Biography - Robert J. Hommel
For over 35 years, I’ve been a trial lawyer. I never knew any lawyers growing up. Becoming a lawyer was never really on my horizon. Before the Navy, I worked in a Mexican restaurant, climbing my way up from dishwasher to cook. After completing my service, I went to college. I majored in music. After graduating from college, I worked construction during the day, and played music on weekends and nights.
Then one Sunday, at my parents’ house after Mass, my dad showed me an article in the Sunday Parade Magazine. It was about a lawyer up in Wyoming named Gerry Spence. He had long hair, a 10-gallon hat, and a buckskin jacket. He was complaining about the legal system being rigged against regular people. He said they needed more people from the arts, rather than economics and political science, to be lawyers. That sparked my interest in the law.
During my first week of law school, we attended a day of presentations on all the extracurricular activities available to us in law school. All of them were worthwhile. The one that really interested me was the last group. They were three students from the University of Denver Student Law Office. “We represent people who can’t afford real lawyers.” Since I knew what it was like not to be able to afford things, I thought, “That might not be too bad.” I applied and they accepted me.
The Student Law Office had a steep flight of stairs. At the top of the stairs, a famous picture of John F. Kennedy and Robert F. Kennedy was pinned to a bulletin board. I looked at that picture every day, on my way to help people who couldn’t afford real lawyers. I was awarded a scholarship for my work in the student law office, and received the American Jurisprudence Award for my work in Constitutional Law.
One of the first things I did, after passing the bar, was go to an antique store. I rummaged through their old Look and Life Magazines until I found that picture of Jack and Bobby. I paid about $20 for the magazine, cut out the picture, and framed it. That picture hangs in every office I’ve ever worked in, to always remind me of where I came from – the student law office representing people who really need a lawyer, but couldn’t afford to pay lawyer rates.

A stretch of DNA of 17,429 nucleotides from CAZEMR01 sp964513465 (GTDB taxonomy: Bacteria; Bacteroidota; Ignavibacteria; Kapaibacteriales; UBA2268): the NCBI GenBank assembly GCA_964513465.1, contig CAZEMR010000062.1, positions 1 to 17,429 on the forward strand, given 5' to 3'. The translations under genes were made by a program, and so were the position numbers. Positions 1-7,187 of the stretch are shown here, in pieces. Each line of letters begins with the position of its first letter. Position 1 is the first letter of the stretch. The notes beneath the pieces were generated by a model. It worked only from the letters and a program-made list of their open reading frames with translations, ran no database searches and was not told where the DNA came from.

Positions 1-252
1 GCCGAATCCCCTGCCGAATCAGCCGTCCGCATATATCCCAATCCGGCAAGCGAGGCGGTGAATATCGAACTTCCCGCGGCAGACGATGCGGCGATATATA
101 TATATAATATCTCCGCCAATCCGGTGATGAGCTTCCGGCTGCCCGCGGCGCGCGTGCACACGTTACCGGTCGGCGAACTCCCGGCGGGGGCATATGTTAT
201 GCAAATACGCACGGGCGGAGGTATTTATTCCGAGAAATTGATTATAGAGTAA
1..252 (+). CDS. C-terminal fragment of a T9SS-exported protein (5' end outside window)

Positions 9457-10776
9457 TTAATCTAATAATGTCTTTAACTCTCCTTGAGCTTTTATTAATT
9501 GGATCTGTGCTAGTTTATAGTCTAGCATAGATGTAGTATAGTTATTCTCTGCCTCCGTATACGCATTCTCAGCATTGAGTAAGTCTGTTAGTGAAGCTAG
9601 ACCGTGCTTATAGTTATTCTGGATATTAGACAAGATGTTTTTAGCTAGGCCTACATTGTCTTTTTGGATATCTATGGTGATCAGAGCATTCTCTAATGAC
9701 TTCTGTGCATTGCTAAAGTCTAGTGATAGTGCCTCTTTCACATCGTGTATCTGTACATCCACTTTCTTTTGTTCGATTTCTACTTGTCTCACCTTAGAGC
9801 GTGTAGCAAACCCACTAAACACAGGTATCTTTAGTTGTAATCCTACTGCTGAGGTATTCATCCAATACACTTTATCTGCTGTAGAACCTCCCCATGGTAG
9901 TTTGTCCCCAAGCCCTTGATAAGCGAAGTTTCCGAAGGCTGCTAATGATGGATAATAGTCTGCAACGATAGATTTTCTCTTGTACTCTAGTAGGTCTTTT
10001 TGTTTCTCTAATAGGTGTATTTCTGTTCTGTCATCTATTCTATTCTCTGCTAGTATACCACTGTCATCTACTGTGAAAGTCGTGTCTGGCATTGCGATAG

Over the years, I’ve represented a lot of different kinds of clients in many different kinds of courtrooms. For over 20 years I was a certified specialist in worker’s compensation. For 13 years I worked for insurance companies, representing them in court for worker’s compensation and personal injury cases. I also represented the Arizona Property & Casualty Insurance Guaranty Fund, who steps in the shoes of insolvent insurers. But eventually I didn’t want to represent corporations anymore. I threw in my lot with regular people.
One of my favorite sayings of Gerry Spence is, “A thousand dollar saddle ain’t much use on a ten dollar horse.” You want a good horse to get the job done.
Robert J. Hommel PC.
Corporations and insurance companies have so many advantages in resources. They can hire any lawyer they want, and pay for all the experts they want. Regular people have to get a lawyer on a contingency fee who is willing to advance the expense of hiring expert witnesses and other costs on a case. Over time I saw how insurance companies could take advantage of people. They could deny medical care, or lost wages, on frivolous excuses. They had little to lose. The Industrial Commission could only order them to pay the benefits after a long legal fight. The problem is, delayed medical care and delayed disability benefits can have catastrophic consequences on an injured person’s recovery, and on their families, their marriages, and children.
About 2004 I shifted my practice to bad faith law – suing insurance companies for the damages they cause by wrongfully denying or delaying claims. Now all I handle are bad faith and catastrophic personal injury claims.
One of the differences between me and the insurance company lawyers is that I can choose the cases I’ll take. We are very selective in our office about the number, and the merits, of the cases we accept. On the other hand, if it is a worthy case, we embrace it and put everything into it. I am so proud of the people who work here.
One of the great satisfactions of my career was to graduate from Gerry Spence’s Trial Lawyer’s College in Wyoming. The trial lawyer who was the inspiration for the beginning of my career, now became a mentor. His legendary trial successes are not the result of accident or good luck. Just like a master at any trade, a good trial lawyer never stops learning and honing her or his skills.
Training and Affiliations
- Admitted to Colorado Bar: 1983
- Admitted to Arizona Bar: 1984
- U.S. Navy: Hon. Discharge 1980
QM3: Destroyer navigation; Korean Intelligence Unit
- Adams State College (now University): B.A.1979
University of Denver Law School: J.D. 1983
- Trial Lawyers College: 2012
Alumni Board of Directors 2017-2021; Secretary 2019-2021
- Arizona Association for Justice: 2004-present, Sustaining Member
- Arizona Justice Project: volunteer lawyer, 2014-present.
- Southwest Leadership Foundation: board member and vice-chairman, 1997-2012.